Four cadets die as vehicle enters water near Royal Military College campus in Kingston, Ont.

In just a few weeks, Jack Hogarth, Andrei Honciu, Broden Murphy and Andrés Salek would have celebrated graduating from the Royal Military College, and, the next day, been commissioned as officers.

Instead, their families and the tight-knit RMC community are mourning the fourth-year officer cadets, who died early Friday morning in a “fatal incident” involving a motor vehicle, according to the Department of National Defence.

“The entire RMC community is devastated by this tragic loss,” said Commodore Josée Kurtz, the commandant of the college, in a press conference Friday evening. “As parents ourselves, we can only imagine their pain and we will continue to provide them support in coming days and weeks ahead.”

Few details were released Friday about what happened on the campus located on the Point Frederick peninsula, in Kingston, Ont., where Lake Ontario meets the St. Lawrence River, but the government department said the incident occurred around 2 a.m. Friday.

Clockwise from top left: Officer Cadet Jack Hogarth, Officer Cadet Broden Murphy, Officer Cadet Andrei Honciu, Officer Cadet Andrés Salek.

It appears a vehicle left the road and entered the water of the St. Lawrence River. A yellow crane was seen lifting a dark green vehicle out of the water.

A spokesperson for the Frontenac Paramedics said four people were treated, but all were declared dead at the scene. Local media have reported that emergency services responded to a call about a motor vehicle that had entered the water.

The Canadian Forces National Investigation Service (CFNIS) is investigating, with assistance from the Kingston Police.

The ages of the four officer cadets were not provided.

Kurtz said the loss of four students, on a small campus of about 1,200 students, will be felt deeply.

“I live here. I see those young people every day,” she said. “It’s tough.”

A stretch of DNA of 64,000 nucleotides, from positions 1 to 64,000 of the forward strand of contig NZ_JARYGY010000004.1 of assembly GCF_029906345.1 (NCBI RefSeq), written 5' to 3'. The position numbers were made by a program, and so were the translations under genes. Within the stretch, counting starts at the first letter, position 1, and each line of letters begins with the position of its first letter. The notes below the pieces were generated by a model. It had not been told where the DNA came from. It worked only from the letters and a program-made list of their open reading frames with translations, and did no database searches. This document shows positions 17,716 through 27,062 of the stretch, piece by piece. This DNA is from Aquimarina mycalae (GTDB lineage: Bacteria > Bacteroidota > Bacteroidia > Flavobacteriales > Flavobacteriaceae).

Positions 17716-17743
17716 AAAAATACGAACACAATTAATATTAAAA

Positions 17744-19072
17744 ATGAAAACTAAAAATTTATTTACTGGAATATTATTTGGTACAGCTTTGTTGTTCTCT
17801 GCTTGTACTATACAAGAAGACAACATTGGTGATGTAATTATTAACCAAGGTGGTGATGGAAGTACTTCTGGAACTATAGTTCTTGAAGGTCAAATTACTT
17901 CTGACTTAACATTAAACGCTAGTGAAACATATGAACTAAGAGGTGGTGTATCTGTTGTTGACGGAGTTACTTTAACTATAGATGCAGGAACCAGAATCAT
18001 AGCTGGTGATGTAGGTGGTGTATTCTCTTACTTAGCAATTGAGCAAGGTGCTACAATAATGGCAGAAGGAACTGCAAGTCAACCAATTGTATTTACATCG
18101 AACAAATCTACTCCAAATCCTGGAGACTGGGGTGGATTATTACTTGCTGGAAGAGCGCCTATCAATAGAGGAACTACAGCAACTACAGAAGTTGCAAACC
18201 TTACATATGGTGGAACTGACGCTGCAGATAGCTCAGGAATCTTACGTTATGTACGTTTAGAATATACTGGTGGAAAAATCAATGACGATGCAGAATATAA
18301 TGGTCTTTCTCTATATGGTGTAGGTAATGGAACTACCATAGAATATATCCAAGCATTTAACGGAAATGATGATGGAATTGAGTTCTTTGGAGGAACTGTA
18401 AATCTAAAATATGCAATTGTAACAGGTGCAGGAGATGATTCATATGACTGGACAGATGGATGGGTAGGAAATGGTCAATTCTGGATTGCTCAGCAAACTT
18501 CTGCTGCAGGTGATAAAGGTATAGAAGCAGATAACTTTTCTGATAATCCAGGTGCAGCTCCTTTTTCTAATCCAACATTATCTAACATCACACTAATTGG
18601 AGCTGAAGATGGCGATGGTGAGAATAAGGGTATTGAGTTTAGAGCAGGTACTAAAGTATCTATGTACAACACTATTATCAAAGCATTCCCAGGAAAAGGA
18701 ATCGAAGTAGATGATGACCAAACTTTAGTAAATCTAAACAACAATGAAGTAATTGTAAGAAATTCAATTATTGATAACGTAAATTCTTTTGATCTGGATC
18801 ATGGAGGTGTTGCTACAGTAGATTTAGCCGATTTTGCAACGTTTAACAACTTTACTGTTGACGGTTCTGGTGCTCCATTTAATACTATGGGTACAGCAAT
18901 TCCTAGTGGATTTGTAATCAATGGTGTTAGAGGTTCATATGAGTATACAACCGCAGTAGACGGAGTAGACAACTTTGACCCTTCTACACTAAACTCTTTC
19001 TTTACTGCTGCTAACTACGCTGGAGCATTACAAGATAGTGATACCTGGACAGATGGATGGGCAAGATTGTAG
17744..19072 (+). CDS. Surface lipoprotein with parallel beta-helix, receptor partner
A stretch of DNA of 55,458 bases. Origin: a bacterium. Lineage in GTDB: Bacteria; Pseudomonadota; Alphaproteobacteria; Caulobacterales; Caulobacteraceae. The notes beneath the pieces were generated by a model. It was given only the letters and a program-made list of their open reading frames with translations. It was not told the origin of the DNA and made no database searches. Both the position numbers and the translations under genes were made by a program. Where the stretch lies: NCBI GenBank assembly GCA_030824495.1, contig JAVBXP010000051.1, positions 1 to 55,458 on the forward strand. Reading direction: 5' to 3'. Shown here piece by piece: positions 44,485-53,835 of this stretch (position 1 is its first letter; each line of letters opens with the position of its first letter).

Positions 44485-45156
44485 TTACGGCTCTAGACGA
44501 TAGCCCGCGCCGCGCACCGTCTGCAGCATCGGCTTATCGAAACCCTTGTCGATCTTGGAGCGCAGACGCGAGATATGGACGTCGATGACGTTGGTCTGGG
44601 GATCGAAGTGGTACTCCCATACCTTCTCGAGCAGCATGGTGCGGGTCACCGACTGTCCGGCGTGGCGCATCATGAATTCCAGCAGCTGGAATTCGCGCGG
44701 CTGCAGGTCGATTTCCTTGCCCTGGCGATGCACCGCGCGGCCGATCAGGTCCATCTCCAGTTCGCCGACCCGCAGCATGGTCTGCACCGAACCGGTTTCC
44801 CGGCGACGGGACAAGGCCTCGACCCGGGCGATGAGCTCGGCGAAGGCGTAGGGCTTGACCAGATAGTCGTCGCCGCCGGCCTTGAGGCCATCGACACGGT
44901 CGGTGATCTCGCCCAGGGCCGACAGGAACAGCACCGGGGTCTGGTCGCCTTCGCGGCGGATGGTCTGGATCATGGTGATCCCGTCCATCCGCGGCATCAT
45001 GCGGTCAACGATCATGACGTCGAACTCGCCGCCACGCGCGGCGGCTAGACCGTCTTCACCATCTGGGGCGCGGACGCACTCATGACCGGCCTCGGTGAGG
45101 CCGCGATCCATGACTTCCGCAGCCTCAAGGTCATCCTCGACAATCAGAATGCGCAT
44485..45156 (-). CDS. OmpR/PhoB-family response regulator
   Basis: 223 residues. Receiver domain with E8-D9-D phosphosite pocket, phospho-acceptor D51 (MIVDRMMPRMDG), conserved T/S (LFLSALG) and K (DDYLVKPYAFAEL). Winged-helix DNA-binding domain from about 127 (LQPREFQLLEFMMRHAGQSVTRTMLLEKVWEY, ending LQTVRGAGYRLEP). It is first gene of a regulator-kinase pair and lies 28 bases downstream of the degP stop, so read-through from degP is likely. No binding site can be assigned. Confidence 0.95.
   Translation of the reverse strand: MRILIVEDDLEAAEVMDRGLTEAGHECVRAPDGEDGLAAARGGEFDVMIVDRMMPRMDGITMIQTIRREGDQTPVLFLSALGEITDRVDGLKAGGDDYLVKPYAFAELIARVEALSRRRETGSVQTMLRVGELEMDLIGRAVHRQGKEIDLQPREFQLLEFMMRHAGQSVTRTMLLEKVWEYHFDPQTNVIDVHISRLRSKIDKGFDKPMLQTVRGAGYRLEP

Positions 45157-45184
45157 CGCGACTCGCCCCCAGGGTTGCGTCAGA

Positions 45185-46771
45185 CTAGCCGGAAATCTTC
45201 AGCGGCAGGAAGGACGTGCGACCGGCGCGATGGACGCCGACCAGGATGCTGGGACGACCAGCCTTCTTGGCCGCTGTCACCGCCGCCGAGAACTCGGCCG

Cadets carry flowers at the Royal Military College in Kingston, Ontario on Friday April 29, 2022.

This summer Hogarth, Honciu and Salek would have begun their training in the army, Hogarth and Salek as armoured officers and Honciu as a logistics officer. Murphy would have become an aerospace environment controller in the Royal Canadian Air Force.

Hogarth and Salek were both completing a Bachelor of Arts in military and strategic studies. Honciu and Murphy were completing a Bachelor of Arts in business administration.

“RMC’s first priority is to ensure our naval and officer cadets, staff, faculty, and families are cared for and supported,” the Department of National Defence said. “We extend our deepest condolences to all our members, their families, and their friends during this difficult time.”

Kingston police said its officers were on the scene to help the Canadian Forces National Investigation Service, and noted that the investigation was in its infancy.

Several politicians, including Prime Minister Justin Trudeau and Premier Doug Ford, offered condolences to the families of the four officer cadets.

“The tragic passing of these young Canadians is a devastating loss. To all who knew them: We’re here for you,” Trudeau said in a tweet.

Kingston mayor, Bryan Paterson said he was “absolutely heartbroken” to hear of the tragic loss of four officer cadets early Friday.

“As Mayor of Kingston I want to express my sincere condolences to their families, friends and everyone at RMC.

“We stand with you and offer our full support.”

In a statement, Defence Minister Anita Anand said she offered her “deepest condolences to their families, classmates and loved ones as they grieve such a profound loss, which is felt across our Canadian Armed Forces and country.”

—with files from The Canadian Press


Conversations are opinions of our readers and are subject to the Code of Conduct. The Star does not endorse these opinions.

Leave a Comment